Dr. Austin G. Meyer was already working on both a PhD in Biochemistry and a medical degree at other Texas universities when he decided to enroll in UNT Health Science Center’s Master of Public Health online program.
“I had thought about it for a long time,” he said. “Medical school focuses primarily on anatomy and physiology, and treatments based on pathophysiology of disease, but taking it a step further – to consider population health, the social determinants of health, health policy, or to organize, collect and analyze data for clinical trials and community health studies – all of that calls for a public health perspective.”
Dr. Meyer became interested in public health during his first year of medical school, when he took on a leadership team role with a free clinic managed by Texas Tech University in the Lubbock area.
“There were many areas of public health that I wanted to learn more about, such as how to interact with public health departments to set up vaccination days, how to navigate the policy landscape for a public health grant, how to develop funding for a public clinic and more,” he said. “The work I was beginning to do as a student leader in that role challenged me to look deeper into public health and how it impacts the practice of medicine.”
After his second year of medical school, he took a year off to finish his PhD.
At about that same time, the 2014 West African Ebola outbreak hit the news and quickly reached global concern levels.
With Dr. Meyer’s research on viral evolution already underway, he and a colleague were able to compare Ebola’s evolution at that point to earlier outbreaks, and to study it in contrast to other emergent viruses, like the 2009 pandemic H1N1 influenza virus, to understand whether Ebola was evolving more rapidly in 2014 than it had in the past.
As a result, they were invited to present their findings at the Ebola Modeling Workshop in Atlanta that was co-sponsored by Georgia Institute of Technology and the CDC.
“There were so many aspects of the Ebola outbreak that caught my attention as both a biochemistry researcher and a physician in training,” he said, “such as knowing how to treat the patient, how to interact with the public on a larger scale, how to contain the disease, the challenges and limitations of HAZMAT gear for emergency/medical personnel, and how to collect, organize and analyze data when situations are happening so rapidly and in numerous places.”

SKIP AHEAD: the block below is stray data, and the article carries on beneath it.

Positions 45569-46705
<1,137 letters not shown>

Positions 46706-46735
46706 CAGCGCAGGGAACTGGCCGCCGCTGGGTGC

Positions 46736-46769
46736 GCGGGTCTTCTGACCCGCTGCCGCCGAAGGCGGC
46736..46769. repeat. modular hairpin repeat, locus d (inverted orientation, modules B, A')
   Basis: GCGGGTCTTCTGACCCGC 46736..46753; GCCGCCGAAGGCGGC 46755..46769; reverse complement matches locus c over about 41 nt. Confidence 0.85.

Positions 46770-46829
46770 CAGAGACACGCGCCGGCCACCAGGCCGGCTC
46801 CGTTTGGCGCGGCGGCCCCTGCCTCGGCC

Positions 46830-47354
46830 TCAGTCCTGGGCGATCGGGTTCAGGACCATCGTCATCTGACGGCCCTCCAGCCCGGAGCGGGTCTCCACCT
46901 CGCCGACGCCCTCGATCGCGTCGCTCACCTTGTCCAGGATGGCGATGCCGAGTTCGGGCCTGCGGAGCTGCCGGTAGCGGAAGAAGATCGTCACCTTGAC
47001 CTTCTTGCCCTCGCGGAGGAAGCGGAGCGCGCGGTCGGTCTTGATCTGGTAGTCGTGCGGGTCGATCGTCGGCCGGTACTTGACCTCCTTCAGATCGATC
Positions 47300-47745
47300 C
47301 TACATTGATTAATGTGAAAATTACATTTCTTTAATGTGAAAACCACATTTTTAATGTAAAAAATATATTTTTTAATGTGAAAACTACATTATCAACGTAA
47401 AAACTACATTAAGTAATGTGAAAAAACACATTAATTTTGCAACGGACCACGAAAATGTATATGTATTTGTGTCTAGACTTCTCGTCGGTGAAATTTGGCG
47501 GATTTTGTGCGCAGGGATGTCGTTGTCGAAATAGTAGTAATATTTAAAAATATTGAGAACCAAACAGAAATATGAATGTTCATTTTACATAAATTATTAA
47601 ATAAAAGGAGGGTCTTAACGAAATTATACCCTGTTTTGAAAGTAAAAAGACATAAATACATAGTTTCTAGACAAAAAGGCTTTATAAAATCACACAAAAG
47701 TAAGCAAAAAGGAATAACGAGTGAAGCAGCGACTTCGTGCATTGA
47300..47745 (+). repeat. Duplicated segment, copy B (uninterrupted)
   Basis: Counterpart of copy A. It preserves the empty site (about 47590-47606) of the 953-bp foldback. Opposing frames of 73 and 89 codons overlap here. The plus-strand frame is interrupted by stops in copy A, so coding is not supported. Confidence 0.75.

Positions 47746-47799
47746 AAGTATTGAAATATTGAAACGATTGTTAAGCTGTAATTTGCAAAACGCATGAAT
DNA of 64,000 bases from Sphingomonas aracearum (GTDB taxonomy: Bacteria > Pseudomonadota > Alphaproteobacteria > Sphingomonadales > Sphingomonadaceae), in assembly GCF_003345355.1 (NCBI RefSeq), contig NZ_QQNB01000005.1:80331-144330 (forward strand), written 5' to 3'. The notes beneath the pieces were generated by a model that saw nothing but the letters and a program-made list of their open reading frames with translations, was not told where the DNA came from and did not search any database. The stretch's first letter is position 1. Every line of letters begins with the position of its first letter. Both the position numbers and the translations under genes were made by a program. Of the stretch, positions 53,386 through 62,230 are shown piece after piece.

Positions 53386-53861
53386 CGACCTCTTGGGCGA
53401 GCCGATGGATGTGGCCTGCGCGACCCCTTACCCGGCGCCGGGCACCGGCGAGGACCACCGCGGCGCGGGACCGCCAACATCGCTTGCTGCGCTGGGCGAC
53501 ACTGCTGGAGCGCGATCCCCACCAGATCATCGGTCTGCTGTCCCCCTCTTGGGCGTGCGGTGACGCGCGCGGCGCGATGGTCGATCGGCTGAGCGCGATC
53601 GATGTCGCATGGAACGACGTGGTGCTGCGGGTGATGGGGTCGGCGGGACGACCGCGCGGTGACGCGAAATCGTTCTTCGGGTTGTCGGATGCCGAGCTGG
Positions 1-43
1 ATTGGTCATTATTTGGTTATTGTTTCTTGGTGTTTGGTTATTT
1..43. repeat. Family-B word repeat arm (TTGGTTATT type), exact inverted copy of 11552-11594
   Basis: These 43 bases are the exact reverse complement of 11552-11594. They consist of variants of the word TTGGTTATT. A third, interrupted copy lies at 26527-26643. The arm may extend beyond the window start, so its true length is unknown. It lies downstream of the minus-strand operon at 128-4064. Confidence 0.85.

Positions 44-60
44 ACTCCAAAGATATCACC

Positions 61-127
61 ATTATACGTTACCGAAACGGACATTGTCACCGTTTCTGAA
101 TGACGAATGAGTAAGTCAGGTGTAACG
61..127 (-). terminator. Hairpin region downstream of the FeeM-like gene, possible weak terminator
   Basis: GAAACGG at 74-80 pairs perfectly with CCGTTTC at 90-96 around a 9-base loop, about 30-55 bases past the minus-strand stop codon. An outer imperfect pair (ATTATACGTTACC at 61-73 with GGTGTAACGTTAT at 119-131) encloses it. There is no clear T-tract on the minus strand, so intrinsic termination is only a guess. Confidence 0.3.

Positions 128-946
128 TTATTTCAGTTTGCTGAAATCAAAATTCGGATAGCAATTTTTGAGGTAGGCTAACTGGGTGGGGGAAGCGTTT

Doctors today, he said, are finding themselves in many different roles that call for public health knowledge and experience.
“Physicians touch on public health at almost every level. In addition to working with and sometimes for public health departments, doctors providing international aid can take on the role of community health worker, and through medical societies and advocacy efforts, physicians can impact policy,” Dr. Meyer said. “Public health is also important in reaching challenging populations to motivate better lifestyle choices related to diet, smoking, alcohol/substance use, exercise, blood pressure and cholesterol control, stress management and other conditions.”
Being able to complete the MPH online through the UNTHSC School of Public Health was a real benefit, Dr. Meyer said, to “add the context and background to complete the picture” that has now taken him to the next level, as an Internal Medicine and Pediatrics resident physician at the Ohio State University College of Medicine.